Airports, Boarding, Loyalty Programmes & Boeing

This issue of the Newsletter contains a number of articles on airports.  We compare the integrated approach to airports and airlines in Singapore and Dubai with the highly publicised difficulties facing airlines and railway terminals in Germany. On the one side we have the article entitled  From hub to tourist destination ­ An explorative study of Singapore and Dubai¹s aviation-based transformation; on the other Germany is building terminals as ³stand-alone² enterprises.  Emirate Airline is the core entity within the Emirates group and the largest company within it. Nevertheless, many other aviation related companies are also involved, covering all elements of the aviation and tourism value chains, such as destination and leisure management (Emirates Holidays, Arabian Adventures, Emirates Hotels and Resorts, Emirates Sky Cargo, Skywards), IT services (Mercator), distribution (Galileo Emirates) and cargo and handling (Dnata). Furthermore the group holds stakes in a catering company and in international subsidiaries. In terms of creating direct incentives for air travellers to stay in Dubai, Emirates coordinates the ŒŒDubai Stopover¹¹ programs so that its passengers are offered the opportunity to book hotels, rental car, tours, and safaris for dis-counted prices.  The full Journal of Air Transport Management article can be accessed at:\

Der Spiegel articles, on the lack of progress of the new Berlin airport, can be accessed at: and on the challenges facing the Stuttgart 21 Railway terminal, can be accessed at:

The second subject that we review is how to most efficiently load passengers onto an aircraft.  When you think of all the ways an astrophysicist might make life easier, you probably think of things like cold fusion and extraterrestrial colonization. But Jason Steffen, a postdoctoral fellow at Fermilab Center for Patricle Astrophysics, has more earthly aims. He wants to make getting on an airplane less of a hassle. His idea: Have 10 passengers at a time board in alternating rows. He says it's at least four times faster than what most airlines are doing because it lets everyone stow their luggage and take their seats without getting in one another's way. People get seated sooner, which means planes take off sooner. And that means it will get a lot of attention from the airlines -- planes only make money when they're in the air, as they are able to take off and land more flights on a given day.  A New York Times article  on this subject can be accessed at:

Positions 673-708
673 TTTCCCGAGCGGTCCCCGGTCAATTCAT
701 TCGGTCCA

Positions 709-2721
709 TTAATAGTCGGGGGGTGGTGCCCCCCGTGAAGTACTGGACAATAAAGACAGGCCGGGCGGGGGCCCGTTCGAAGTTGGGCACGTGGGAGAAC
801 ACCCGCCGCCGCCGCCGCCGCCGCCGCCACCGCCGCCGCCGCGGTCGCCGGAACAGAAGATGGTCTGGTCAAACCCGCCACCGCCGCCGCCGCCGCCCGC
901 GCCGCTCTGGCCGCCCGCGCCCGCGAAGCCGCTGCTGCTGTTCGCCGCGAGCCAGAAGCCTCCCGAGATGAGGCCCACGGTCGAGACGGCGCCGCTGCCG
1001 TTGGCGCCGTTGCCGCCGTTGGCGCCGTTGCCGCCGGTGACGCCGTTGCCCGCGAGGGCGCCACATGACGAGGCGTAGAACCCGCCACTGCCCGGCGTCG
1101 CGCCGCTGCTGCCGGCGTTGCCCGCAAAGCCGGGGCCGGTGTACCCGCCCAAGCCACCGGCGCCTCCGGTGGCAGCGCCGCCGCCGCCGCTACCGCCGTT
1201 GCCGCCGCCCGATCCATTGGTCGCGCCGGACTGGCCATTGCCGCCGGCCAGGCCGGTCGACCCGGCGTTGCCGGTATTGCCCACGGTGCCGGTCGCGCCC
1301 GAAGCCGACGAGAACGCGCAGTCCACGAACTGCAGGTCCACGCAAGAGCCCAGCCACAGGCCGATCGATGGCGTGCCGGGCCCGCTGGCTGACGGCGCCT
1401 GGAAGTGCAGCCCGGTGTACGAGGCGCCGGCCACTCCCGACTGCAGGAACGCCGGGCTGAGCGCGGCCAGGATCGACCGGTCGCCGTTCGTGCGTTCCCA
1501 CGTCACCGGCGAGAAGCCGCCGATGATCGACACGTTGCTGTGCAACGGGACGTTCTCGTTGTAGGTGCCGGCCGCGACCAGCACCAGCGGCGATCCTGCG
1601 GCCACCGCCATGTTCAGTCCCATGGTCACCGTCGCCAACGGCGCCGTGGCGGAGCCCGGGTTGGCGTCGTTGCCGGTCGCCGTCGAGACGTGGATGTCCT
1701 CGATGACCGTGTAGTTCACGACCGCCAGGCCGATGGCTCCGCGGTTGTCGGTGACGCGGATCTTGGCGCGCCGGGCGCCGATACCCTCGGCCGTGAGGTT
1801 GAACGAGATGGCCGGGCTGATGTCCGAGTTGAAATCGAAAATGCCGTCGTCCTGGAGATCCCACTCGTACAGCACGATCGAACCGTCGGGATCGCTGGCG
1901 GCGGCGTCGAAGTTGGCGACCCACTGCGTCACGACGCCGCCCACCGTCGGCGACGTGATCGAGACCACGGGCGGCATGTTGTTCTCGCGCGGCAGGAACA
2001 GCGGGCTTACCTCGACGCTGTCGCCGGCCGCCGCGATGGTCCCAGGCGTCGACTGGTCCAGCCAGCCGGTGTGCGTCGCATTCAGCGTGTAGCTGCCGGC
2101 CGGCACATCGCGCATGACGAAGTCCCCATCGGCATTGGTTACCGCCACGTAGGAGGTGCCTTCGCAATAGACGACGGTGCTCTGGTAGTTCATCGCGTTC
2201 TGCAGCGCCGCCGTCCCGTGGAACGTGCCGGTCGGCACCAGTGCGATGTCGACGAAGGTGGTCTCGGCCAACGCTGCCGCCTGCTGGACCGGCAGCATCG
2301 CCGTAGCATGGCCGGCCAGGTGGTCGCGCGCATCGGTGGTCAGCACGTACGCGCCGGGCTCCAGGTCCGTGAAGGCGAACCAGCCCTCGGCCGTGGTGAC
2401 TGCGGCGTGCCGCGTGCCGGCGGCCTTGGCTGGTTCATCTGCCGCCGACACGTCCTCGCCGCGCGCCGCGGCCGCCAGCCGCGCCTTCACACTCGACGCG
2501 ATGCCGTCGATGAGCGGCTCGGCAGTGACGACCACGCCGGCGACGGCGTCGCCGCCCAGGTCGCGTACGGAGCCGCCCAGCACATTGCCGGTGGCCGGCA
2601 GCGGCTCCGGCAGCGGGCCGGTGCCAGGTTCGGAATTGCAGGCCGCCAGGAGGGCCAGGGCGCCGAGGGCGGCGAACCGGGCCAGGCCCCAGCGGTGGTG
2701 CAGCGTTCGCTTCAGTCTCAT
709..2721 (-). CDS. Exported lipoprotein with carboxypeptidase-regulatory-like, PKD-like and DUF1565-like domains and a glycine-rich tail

Monetising a brand while enhancing consumer loyalty sounds like black magic but not many airlines are doing it well. An interesting article in Airline Leader continues  ³IF YOU'RE RUNNING AN AIRLINE, YOU'RE PROBABLY IN THE WRONG BUSINESS. Not just for the obvious reasons. You should be marketing your brand, not selling tickets. One is unique and valuable, the other is a commodity. One can be monetised, the other mostly creates jobs for others. And the truly remarkable feature with the brand business ­ leveraged through a frequent flyer programme (FFP) ­ is that while someone else willingly collects the money for you (and pays for the privilege of doing so), your customers will love youmore for it, just as your partners bring along their own customers for you as well².  This article continues ­ ³All you have to do is recognise and exploit the value of your airline¹s brand. It sounds so simple, but how is it that so many very smart airlines have failed to leverage their income in this way? Certainly it is an undertaking that requires skill and capital. As Groupe Aeroplan (GA) noted, many of the early programmes were unable to exploit the potential of the customer data they were collecting because they neither had the necessary database design or functionality nor the expertise to effectively mine and analyse that data. A key ingredient was to possess the budget necessary to make use of the data².  The full Airline Leader article can be accessed at:

Even before two battery failures led to the grounding of all Boeing 787 jets this month, the lithium-ion batteries used on the aircraft had experienced multiple problems that raised questions about their reliability Officials at All Nippon Airways, the jets¹ biggest operator, said in an interview on Tuesday that it replaced 10 of the batteries in the months before fire in one plane and smoke in another led regulators around the world to ground the jets. This New York Times article can be accessed at: